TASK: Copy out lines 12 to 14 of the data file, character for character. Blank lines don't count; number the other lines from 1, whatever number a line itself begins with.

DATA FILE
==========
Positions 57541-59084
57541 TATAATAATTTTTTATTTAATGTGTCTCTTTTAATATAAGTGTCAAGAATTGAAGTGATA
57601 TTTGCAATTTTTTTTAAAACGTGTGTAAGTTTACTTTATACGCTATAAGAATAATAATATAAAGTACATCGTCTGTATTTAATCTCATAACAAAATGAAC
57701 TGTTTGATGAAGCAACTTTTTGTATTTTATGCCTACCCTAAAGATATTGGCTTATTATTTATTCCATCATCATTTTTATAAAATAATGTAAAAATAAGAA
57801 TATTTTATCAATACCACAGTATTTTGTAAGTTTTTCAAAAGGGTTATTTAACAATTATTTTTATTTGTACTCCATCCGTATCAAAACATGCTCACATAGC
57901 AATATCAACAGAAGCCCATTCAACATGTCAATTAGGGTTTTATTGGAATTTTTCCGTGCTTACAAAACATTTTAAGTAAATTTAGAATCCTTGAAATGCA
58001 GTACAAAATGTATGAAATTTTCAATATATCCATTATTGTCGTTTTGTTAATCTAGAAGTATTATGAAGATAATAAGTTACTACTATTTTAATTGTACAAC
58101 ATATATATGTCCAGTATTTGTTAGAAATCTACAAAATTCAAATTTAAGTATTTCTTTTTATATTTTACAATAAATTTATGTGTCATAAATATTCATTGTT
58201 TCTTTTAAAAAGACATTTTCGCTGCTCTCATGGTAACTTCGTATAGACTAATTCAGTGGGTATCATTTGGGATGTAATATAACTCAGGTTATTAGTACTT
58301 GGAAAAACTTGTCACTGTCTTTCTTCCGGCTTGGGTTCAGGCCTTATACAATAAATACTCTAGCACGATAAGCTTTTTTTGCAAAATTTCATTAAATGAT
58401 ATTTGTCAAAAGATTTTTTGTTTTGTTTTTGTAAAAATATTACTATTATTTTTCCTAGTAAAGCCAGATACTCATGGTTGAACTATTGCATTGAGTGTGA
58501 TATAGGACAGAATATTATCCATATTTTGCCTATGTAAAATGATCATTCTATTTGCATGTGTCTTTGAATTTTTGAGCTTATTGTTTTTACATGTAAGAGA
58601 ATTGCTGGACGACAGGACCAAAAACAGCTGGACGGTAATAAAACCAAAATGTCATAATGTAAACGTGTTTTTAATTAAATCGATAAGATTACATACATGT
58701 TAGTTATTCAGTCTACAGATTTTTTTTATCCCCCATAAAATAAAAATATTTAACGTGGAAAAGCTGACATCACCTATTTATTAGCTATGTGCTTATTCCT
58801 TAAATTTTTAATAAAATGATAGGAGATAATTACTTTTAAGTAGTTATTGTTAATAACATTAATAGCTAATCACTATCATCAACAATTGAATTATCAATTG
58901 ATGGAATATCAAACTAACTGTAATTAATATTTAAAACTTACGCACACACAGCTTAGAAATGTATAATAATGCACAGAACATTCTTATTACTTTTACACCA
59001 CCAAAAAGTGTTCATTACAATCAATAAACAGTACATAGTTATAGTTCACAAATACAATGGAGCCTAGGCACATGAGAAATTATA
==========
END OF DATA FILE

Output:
58501 TATAGGACAGAATATTATCCATATTTTGCCTATGTAAAATGATCATTCTATTTGCATGTGTCTTTGAATTTTTGAGCTTATTGTTTTTACATGTAAGAGA
58601 ATTGCTGGACGACAGGACCAAAAACAGCTGGACGGTAATAAAACCAAAATGTCATAATGTAAACGTGTTTTTAATTAAATCGATAAGATTACATACATGT
58701 TAGTTATTCAGTCTACAGATTTTTTTTATCCCCCATAAAATAAAAATATTTAACGTGGAAAAGCTGACATCACCTATTTATTAGCTATGTGCTTATTCCT